How did Bryson DeChambeau improve his ping-pong skills? With a robot, of course

Reinhold Matay-USA TODAY Sports

How did Bryson DeChambeau improve his ping-pong skills? With a robot, of course

PGA Tour

How did Bryson DeChambeau improve his ping-pong skills? With a robot, of course

For the most part, Bryson DeChambeau’s pre-tournament press conference Wednesday at TPC Boston was classic Bryson.

“I’ve been doing some brain training stuff, that’s really helped. This company called (Neuropeak Pro), they’ve been helping me out tremendously about how to produce proper brain frequencies to get into parasympathetic states and sympathetic states when I need to.”

“In physics I believe in momentum. But also in life I believe in momentum, as well. … It relates to the brain, absolutely, and how the brain is working based on positive feedback from the environment.”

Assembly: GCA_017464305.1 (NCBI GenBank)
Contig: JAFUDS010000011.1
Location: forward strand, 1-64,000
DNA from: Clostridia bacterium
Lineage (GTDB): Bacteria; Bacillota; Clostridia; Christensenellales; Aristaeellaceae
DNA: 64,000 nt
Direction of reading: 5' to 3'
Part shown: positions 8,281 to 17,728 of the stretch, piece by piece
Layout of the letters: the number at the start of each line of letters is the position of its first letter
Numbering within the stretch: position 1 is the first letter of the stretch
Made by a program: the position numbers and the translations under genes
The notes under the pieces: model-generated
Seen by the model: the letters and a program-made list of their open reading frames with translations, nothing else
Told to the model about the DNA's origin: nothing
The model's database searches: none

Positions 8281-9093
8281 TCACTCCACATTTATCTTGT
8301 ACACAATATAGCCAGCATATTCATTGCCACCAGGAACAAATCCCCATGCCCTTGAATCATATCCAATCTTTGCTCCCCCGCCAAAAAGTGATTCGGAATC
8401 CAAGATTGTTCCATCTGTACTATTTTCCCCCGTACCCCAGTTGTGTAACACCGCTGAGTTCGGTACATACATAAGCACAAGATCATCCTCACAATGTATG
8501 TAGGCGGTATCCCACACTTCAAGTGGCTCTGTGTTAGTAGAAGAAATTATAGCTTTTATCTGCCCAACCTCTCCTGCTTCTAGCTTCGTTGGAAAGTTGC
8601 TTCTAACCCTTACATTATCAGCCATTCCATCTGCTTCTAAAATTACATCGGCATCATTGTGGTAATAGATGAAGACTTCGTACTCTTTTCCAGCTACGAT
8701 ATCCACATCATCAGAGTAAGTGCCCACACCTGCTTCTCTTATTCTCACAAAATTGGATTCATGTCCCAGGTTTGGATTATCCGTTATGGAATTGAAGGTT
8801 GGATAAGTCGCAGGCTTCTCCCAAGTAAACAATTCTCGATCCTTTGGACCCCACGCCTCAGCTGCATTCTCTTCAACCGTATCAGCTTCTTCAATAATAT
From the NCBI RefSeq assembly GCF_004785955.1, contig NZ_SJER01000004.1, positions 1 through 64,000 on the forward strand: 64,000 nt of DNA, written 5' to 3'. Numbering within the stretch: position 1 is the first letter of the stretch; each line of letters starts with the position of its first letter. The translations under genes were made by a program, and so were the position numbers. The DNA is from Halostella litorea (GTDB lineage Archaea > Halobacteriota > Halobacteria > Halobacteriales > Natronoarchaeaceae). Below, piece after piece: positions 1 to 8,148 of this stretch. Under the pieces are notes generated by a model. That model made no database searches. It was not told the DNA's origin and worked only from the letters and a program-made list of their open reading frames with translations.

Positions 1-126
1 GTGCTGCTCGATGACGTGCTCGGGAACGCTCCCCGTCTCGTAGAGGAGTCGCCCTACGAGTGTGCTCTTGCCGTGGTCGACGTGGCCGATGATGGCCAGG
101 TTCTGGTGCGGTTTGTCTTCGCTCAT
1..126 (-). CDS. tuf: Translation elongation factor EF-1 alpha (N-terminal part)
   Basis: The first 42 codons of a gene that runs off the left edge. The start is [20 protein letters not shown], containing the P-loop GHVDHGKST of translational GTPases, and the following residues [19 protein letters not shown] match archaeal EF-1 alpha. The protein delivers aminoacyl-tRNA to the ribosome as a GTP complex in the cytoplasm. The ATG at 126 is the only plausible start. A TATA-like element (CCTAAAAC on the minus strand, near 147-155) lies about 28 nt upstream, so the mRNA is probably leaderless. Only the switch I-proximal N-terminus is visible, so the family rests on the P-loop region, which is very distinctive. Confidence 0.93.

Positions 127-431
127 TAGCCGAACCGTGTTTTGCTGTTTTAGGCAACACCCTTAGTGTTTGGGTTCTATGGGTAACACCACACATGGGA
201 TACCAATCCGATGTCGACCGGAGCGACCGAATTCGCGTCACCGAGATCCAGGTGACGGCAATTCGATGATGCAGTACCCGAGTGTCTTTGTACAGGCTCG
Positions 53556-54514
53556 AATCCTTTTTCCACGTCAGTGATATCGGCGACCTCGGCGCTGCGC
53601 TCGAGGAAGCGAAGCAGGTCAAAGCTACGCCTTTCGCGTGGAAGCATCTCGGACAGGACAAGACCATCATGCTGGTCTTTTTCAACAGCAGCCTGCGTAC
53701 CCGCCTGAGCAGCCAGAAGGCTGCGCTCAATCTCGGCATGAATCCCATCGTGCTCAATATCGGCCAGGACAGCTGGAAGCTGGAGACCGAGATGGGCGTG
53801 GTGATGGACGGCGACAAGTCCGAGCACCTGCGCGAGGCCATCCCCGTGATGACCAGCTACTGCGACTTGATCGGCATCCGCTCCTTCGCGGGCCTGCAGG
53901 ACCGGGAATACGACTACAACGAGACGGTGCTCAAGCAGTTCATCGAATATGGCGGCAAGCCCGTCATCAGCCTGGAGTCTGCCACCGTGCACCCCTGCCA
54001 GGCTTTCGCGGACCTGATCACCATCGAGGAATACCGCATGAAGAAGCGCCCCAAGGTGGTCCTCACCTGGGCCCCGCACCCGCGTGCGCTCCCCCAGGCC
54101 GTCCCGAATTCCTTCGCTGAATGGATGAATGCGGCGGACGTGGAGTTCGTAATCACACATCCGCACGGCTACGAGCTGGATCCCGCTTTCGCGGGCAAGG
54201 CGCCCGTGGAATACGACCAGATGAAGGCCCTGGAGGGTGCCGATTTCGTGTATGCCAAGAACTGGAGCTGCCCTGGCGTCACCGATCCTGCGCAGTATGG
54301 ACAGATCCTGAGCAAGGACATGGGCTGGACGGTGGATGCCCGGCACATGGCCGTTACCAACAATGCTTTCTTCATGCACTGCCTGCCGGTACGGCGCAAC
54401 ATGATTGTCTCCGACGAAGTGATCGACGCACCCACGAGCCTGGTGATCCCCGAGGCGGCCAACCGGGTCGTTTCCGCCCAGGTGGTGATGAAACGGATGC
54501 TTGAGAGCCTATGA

“Golf is Newtonian.”

But then there was the story about how DeChambeau and his friends bought a robot to help them improve their ping-pong skills.

“I loved ping-pong,” DeChambeau said. “I used to practice at lunchtime with a couple of buddies of mine against this little robot. We bought a robot, not kidding, and we got a robot where this thing would shoot out the ball, different velocities, and different spin rates. This is what professionals practice with. We practiced every lunch period for a couple of years. And I got pretty good, needless to say.”

DeChambeau was then asked to clarify if he bought the robot or built it.

We bought it,” he confirmed. “I didn’t have any coding knowledge back then.”

DeChambeau, 25, is coming off his third PGA Tour victory and second of the season last week at The Northern Trust. He enters the Dell Technologies Championship with the lead in the FedEx Cup standings and a likely spot on the U.S. Ryder Cup team come Monday, when captain Jim Furyk announces three of his four captain’s picks.

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